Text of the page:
and not for Pan. Apart from that peculiarity, I would again point to the remarkable expression of distress or agony (so unlike the Jovial Pan), so evident upon three of them and on the Pompeian bronzes, upon which I have sufficiently remarked elsewhere. It should be remembered that these horned terra-cottas were found at Taranto, in Apulia, and it is a remarkable coincidence that upon many ancient vases found in the same district of Magna Græcia, probably of about the same age, 350 B.C.) are to be seen heads of unmistakable Medusæ very conspicuously horned, just as these are.
One example of these I show in the sketch (Fig. 11) from a large Apulian vase No. 1204 in the Naples Museum. The heads are on both sides of the handles, and there is no sort of doubt as to their being intended for Medusae, nor of the pains taken to make the horns stand out very prominently, white upon a black ground. Moreover, this vase is by no means a solitary exception, for there are at least six others in the same room, of apparently the same age, and all with handles like these, distinctly and intentionally horned. The features depicted upon these Greco-Roman vases are of the same type as those on the pre-affixes, though inferior as works of art, and they are, too, believed to be contemporary, though these vase heads certainly incline somewhat to the earlier wide-mouthed form. There are also several unmistakable examples of later Roman times, among which, in the Doria Palace in Rome, is a bust of one of the Emperors, having on his breast the conspicuous representation of a Gorgon's head, very dis-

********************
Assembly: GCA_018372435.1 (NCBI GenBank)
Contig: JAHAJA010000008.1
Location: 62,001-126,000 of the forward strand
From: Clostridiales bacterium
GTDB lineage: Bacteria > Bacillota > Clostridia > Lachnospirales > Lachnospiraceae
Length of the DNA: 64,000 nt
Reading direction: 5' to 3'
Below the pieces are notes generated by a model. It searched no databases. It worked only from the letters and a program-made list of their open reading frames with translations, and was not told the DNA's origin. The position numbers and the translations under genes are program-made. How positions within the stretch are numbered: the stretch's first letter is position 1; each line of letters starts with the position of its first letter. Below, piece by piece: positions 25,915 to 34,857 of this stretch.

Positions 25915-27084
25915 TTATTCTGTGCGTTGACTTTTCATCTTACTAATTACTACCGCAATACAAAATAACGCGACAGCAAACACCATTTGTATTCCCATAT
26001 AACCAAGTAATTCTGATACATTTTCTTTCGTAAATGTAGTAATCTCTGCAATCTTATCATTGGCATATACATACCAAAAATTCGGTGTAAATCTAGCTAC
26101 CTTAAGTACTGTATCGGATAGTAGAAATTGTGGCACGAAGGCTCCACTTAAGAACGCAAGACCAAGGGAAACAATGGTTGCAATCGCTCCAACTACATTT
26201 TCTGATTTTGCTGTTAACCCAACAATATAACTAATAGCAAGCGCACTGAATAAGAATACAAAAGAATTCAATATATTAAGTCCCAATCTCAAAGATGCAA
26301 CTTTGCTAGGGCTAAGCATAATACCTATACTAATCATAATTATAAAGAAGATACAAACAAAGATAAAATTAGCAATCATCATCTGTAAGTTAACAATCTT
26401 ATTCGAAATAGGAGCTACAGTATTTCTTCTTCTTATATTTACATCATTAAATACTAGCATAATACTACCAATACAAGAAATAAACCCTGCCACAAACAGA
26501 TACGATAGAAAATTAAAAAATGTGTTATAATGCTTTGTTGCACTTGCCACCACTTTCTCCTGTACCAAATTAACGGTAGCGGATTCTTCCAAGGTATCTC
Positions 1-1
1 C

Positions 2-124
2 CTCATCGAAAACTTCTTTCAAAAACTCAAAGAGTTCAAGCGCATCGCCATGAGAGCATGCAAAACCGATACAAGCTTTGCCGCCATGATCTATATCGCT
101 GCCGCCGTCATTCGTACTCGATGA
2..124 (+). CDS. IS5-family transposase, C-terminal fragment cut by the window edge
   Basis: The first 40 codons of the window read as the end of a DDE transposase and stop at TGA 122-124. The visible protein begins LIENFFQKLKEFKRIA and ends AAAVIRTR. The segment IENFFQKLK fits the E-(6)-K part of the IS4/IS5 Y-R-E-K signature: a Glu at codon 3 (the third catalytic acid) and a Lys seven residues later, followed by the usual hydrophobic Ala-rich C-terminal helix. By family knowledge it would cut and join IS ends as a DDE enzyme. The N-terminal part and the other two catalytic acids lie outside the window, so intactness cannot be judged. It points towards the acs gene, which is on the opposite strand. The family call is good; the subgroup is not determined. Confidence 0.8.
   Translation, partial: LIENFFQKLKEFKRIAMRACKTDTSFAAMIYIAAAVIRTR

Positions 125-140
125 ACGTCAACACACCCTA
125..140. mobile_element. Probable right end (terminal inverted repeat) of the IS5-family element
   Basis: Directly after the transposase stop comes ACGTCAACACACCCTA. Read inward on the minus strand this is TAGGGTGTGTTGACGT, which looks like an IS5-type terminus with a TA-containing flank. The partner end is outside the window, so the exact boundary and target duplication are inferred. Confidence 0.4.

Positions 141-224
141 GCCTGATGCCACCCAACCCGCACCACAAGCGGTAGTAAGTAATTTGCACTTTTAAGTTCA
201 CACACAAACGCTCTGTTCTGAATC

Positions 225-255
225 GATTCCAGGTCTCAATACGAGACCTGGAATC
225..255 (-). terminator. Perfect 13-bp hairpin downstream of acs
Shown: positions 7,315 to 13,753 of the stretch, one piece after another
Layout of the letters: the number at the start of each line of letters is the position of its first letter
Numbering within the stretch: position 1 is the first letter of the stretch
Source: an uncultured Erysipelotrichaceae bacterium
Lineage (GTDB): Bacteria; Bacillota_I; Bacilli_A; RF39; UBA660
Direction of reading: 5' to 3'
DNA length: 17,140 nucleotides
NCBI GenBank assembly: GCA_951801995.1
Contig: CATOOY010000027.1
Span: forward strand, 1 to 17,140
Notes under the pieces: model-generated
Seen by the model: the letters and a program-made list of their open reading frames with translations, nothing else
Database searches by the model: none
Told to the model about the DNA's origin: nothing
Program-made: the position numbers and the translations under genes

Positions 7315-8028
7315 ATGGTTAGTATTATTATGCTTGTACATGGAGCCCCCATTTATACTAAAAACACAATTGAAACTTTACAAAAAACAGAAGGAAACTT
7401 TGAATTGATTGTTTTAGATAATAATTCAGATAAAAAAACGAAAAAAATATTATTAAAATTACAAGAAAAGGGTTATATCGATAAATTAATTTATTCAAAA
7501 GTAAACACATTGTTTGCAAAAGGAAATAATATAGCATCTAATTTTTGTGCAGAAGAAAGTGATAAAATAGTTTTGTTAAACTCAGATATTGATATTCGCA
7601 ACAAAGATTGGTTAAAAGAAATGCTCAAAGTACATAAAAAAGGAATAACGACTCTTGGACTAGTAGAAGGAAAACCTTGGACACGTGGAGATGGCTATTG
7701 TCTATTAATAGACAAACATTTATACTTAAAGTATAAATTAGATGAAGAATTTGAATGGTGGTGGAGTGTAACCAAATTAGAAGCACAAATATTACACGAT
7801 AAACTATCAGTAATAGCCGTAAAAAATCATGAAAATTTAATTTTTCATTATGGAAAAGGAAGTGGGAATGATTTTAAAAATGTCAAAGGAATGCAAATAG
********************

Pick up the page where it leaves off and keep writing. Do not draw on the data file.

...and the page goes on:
- Upon all these pre-affixes see Horns of Honour, p. 61 et sq.